Once again, Lou Sheldon has used the pages of the Los Angeles Times (Oct. 15) to muddy the waters of sensible discussion.
Sheldon's contention that homosexuals are asking for "special" rights, whether it is in Irvine or elsewhere, is his favorite way of clouding the issue and creating a smoke screen behind which intelligent discussion cannot take place. Homosexuals are not asking for "special" rights. The Irvine measure does not guarantee any rights that others do not enjoy. In general, what we are asking for is protection of the same rights that all Americans are guaranteed.
Even though he holds strict fundamentalist beliefs, Sheldon cannot legally be denied a job, medical care or a home based on those beliefs. That is because we protect the freedom of religion. But lesbians and gays are regularly denied jobs, medical care and homes--to name just a few--because of who we are. The Irvine measure is one small step toward protecting our rights as Americans.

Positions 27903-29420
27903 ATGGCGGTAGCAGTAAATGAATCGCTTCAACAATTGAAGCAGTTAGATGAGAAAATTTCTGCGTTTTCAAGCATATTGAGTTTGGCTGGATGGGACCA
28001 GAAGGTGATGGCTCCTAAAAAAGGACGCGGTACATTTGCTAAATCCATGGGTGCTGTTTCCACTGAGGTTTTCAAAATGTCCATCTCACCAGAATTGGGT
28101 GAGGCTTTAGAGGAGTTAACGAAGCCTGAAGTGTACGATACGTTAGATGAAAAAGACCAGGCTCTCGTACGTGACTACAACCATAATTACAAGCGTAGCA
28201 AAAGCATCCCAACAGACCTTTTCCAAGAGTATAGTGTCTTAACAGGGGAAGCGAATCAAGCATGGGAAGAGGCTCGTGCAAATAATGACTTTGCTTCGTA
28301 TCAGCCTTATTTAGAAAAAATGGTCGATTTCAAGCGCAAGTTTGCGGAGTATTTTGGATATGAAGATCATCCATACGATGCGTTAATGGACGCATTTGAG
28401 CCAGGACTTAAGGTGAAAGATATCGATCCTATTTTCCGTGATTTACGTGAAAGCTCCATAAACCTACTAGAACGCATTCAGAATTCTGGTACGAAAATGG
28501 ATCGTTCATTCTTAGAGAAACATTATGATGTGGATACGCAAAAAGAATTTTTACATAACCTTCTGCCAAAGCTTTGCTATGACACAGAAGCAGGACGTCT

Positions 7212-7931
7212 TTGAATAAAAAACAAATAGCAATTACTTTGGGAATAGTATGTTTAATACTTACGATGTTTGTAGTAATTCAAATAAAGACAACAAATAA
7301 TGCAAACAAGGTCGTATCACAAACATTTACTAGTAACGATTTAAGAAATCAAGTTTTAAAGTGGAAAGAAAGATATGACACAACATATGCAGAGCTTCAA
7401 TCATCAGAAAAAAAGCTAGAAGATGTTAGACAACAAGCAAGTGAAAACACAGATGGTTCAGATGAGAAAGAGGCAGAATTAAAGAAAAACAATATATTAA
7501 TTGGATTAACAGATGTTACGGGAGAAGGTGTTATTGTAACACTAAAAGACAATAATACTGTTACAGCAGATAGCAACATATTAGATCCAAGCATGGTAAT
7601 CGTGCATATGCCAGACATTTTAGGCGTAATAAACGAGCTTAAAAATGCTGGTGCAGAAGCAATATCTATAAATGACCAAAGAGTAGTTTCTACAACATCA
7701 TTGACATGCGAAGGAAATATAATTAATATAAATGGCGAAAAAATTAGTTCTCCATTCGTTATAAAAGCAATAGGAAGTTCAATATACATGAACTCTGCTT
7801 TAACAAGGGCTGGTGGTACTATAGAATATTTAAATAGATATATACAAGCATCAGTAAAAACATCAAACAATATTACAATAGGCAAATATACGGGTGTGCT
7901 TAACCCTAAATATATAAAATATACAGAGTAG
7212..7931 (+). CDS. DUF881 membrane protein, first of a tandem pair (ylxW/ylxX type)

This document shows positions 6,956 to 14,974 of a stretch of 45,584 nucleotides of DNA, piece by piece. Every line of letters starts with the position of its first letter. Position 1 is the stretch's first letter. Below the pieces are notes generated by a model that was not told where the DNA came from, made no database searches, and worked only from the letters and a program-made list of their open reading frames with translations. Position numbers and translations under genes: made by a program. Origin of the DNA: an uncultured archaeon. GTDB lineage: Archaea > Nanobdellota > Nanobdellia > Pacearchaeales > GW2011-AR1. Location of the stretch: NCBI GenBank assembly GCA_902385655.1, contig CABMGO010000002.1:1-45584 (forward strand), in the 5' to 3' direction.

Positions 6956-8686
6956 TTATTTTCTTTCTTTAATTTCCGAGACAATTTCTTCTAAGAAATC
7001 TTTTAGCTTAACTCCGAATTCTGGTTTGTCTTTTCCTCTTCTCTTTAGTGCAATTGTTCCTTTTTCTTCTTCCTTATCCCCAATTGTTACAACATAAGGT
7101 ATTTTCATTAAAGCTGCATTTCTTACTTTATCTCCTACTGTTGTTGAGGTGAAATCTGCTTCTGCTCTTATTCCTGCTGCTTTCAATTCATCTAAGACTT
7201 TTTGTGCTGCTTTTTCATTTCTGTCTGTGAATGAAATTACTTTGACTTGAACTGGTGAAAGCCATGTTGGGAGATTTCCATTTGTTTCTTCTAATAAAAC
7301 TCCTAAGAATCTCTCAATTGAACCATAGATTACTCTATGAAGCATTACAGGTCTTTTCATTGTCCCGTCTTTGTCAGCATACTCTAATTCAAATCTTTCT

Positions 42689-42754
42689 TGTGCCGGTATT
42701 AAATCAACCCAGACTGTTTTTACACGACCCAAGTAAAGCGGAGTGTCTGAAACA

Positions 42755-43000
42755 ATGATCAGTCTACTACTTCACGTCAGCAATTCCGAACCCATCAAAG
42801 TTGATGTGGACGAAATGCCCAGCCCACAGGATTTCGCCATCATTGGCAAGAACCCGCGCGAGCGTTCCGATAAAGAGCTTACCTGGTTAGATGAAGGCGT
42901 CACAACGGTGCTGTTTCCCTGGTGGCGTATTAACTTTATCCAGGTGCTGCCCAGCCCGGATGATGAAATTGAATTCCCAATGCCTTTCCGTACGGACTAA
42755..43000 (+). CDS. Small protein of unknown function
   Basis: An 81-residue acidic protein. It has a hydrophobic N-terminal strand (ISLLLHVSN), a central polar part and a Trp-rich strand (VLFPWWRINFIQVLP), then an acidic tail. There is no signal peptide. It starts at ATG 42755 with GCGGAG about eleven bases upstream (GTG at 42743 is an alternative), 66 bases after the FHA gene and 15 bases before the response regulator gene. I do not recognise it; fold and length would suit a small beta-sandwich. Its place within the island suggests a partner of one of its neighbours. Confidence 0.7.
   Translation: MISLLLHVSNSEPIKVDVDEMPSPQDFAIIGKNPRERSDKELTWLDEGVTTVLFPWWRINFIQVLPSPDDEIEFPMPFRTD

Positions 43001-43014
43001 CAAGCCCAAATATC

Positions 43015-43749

How and when sexual orientation develops is not clear, according to most psychiatrists and other social scientists. But behavioral models of homosexuality, which Sheldon claims are true, have largely been discarded over the last 15 years, since the American Psychological Assn. removed homosexuality from its list of mental disorders.
Please remember that we are not asking for "special" rights. Nor do we define ourselves as a minority based on the practice of sodomy. Do not let confused fundamentalists control the language or determine the parameters of this debate. Lesbians and gays are asking for the same rights guaranteed to all Americans. And we must be protected because we are threatened by people like Lou Sheldon.